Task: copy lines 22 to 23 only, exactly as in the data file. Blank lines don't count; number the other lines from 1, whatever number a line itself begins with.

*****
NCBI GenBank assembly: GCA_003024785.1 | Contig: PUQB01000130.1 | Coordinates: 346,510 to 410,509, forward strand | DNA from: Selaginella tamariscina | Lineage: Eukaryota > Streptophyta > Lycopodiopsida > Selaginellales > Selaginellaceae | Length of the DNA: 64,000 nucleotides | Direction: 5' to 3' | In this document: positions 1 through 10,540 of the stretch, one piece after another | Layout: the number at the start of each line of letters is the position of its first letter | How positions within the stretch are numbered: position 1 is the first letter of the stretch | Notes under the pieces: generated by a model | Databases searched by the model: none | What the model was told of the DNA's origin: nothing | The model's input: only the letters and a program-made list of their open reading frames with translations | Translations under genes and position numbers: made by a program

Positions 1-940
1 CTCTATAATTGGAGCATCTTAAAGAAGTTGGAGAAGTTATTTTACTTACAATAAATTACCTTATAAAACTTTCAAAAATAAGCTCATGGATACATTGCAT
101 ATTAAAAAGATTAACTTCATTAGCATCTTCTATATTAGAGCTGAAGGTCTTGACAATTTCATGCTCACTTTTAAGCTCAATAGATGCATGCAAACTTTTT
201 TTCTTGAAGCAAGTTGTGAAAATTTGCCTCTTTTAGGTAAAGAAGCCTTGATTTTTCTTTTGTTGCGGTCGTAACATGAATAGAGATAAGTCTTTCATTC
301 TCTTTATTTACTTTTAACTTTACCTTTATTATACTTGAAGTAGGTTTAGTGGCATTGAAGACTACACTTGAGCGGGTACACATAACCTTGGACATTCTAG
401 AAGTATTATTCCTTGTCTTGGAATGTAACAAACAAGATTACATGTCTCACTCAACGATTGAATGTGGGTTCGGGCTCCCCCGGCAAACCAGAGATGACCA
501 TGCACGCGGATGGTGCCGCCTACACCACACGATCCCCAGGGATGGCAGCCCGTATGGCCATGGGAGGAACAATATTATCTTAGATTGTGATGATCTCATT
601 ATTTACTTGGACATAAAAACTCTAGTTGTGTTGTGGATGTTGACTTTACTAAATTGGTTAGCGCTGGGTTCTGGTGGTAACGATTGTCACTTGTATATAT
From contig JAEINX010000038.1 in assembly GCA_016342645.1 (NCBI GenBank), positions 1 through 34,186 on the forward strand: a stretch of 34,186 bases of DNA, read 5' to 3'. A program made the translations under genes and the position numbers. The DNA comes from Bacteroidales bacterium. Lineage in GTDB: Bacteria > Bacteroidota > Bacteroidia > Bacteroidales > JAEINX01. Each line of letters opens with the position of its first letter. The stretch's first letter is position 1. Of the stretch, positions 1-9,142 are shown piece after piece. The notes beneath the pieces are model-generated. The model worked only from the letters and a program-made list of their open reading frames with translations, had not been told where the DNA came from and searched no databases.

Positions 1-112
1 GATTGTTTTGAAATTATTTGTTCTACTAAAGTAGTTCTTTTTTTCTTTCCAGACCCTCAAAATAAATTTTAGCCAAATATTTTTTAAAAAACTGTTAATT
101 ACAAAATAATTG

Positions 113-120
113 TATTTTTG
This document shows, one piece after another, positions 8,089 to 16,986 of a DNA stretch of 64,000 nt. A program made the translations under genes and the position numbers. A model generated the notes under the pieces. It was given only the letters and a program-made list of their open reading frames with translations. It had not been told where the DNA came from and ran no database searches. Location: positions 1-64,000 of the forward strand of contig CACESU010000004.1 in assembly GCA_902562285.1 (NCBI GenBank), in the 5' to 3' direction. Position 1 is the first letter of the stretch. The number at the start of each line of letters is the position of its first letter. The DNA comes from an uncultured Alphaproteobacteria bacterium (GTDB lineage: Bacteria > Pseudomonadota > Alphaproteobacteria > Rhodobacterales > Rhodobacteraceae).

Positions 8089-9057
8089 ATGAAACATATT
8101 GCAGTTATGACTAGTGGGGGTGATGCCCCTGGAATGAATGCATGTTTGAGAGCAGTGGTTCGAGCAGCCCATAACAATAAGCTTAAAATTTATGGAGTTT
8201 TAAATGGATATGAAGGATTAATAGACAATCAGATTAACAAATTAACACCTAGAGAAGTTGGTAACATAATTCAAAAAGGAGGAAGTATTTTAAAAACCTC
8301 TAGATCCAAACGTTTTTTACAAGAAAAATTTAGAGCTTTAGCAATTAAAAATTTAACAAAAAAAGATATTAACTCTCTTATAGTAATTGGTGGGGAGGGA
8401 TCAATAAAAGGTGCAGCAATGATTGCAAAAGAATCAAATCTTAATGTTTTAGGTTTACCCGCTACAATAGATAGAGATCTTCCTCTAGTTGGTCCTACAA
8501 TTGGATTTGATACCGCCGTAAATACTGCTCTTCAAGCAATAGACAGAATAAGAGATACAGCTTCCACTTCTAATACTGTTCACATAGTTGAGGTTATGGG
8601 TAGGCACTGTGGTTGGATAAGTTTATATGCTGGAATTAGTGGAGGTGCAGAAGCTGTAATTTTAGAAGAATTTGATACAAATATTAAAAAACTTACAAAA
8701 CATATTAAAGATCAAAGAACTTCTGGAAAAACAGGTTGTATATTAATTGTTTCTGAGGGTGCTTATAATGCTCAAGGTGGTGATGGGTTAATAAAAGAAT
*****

8401 TCAATAAAAGGTGCAGCAATGATTGCAAAAGAATCAAATCTTAATGTTTTAGGTTTACCCGCTACAATAGATAGAGATCTTCCTCTAGTTGGTCCTACAA
8501 TTGGATTTGATACCGCCGTAAATACTGCTCTTCAAGCAATAGACAGAATAAGAGATACAGCTTCCACTTCTAATACTGTTCACATAGTTGAGGTTATGGG